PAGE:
Mr. Bradshaw: DEFRA is currently carrying out a review of rabies import policy to ensure that UK controls on all rabies-susceptible mammals are proportionate and sustainable. This will help to inform the UKs response to the European Commissions review of certain requirements of EU Regulation 998/2003 on the non-commercial movement of pet animals.
Regulation 998/2003 requires the European Commission to submit a report to the European Parliament and Council, based on experience gained and risk evaluation. The report must be submitted, together with proposals for the future rabies regime for pets, by February 2007. The UK has already submitted scientific and field information to assist this process.
The UKs own review of national rabies import controls is nearing completion. The evidence received so far from Government vets, officials and veterinary risk assessments indicates that our current controls may no longer be proportionate to the risk of rabies entering the UK and we may need to consider modernising processes and regulation in this area. Our controls must also be consistent with current thinking on better regulation. I am seeking further views before reaching conclusions.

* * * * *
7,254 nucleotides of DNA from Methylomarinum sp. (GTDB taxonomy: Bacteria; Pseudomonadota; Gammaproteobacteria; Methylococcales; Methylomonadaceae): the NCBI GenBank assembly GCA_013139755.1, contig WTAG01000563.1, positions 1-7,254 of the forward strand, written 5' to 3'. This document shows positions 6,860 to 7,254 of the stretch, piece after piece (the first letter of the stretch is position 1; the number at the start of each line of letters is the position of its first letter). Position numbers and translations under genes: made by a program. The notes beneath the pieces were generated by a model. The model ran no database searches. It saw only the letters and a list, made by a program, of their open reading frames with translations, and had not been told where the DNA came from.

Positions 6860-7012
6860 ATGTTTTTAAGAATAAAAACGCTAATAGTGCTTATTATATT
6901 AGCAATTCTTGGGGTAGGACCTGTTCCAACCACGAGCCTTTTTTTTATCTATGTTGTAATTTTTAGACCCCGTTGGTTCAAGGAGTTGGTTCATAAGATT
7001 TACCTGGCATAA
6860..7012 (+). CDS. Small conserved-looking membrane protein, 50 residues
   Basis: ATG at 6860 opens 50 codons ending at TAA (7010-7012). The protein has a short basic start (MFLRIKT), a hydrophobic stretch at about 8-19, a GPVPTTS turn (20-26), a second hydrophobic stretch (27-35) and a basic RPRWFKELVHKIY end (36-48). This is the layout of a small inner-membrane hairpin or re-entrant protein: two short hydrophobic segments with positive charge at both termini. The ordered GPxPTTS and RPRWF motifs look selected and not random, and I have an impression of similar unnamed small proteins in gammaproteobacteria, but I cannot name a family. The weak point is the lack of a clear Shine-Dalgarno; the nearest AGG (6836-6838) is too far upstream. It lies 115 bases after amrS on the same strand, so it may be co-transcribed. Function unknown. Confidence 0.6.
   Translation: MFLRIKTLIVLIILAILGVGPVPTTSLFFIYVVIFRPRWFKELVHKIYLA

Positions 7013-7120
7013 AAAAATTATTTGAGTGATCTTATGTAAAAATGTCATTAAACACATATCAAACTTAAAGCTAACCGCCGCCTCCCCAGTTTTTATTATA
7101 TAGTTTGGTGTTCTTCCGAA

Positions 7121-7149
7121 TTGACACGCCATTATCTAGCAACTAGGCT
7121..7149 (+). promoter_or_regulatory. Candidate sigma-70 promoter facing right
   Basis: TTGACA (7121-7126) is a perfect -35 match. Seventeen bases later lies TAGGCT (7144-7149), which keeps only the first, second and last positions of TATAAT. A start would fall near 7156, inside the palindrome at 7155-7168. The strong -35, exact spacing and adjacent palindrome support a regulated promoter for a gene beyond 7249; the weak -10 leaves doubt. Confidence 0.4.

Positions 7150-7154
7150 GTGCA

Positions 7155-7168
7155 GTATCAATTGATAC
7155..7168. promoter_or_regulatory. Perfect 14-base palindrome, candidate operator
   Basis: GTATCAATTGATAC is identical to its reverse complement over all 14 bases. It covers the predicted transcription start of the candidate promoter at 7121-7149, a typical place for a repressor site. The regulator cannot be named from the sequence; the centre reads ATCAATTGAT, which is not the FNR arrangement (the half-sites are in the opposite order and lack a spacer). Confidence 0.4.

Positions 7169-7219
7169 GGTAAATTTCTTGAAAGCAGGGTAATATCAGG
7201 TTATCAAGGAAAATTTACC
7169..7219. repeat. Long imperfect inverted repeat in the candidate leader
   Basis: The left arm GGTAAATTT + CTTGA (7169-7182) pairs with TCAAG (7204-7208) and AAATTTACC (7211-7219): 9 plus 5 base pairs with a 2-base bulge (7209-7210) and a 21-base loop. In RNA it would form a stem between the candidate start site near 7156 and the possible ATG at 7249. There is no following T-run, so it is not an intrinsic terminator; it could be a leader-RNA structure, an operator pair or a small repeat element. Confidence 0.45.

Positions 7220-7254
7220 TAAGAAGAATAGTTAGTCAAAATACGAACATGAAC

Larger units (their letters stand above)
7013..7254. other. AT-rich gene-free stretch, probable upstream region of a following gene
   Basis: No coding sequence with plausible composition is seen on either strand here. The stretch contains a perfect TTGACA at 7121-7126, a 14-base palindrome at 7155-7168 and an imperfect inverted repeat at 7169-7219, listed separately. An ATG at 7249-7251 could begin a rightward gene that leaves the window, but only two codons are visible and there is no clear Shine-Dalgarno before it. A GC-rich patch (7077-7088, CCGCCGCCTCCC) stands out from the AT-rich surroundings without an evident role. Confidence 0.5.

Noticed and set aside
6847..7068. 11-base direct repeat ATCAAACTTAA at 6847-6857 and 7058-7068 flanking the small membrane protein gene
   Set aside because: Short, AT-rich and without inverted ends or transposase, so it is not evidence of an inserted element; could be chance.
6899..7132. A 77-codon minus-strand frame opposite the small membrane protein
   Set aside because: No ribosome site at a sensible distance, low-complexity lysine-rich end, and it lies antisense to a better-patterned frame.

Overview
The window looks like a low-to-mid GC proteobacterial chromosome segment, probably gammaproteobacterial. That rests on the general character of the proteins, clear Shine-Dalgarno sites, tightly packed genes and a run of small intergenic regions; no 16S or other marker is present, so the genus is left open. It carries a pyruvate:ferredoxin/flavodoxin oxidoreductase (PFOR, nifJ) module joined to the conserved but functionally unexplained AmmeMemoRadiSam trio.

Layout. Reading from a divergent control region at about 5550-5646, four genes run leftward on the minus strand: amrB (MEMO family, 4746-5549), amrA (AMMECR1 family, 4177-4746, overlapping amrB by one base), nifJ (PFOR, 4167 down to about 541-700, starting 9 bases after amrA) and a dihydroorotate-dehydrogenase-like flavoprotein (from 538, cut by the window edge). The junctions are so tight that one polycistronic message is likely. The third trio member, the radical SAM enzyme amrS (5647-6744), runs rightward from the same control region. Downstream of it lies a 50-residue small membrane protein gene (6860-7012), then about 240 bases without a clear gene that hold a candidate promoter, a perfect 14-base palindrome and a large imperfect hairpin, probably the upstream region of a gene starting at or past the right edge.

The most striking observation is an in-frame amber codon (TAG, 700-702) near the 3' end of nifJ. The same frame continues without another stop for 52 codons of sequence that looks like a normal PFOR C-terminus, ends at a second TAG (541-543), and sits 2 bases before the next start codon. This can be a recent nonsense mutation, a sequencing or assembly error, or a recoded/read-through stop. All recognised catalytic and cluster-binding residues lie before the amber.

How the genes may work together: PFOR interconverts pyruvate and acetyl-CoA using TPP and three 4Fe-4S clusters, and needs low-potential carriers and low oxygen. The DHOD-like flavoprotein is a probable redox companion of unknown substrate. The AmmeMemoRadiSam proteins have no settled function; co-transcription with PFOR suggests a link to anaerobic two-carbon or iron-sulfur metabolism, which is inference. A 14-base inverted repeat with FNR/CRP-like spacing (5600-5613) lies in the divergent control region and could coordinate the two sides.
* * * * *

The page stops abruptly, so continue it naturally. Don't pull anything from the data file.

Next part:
In order to move freely around the European Community, and into the Community from certain other countries, pet dogs, cats and ferrets must be prepared in accordance with the requirements of EU Regulation 998/2003 on the non-commercial movement of pet animals. One of the requirements is for the animal to be vaccinated against rabies with a vaccine authorised for use in the qualifying country of use and administered in accordance with the vaccine manufacturer's
data sheet recommendations. Booster vaccinations must be given within the time interval specified in the vaccine manufacturers data sheet in order for the animal to retain its eligible status to travel.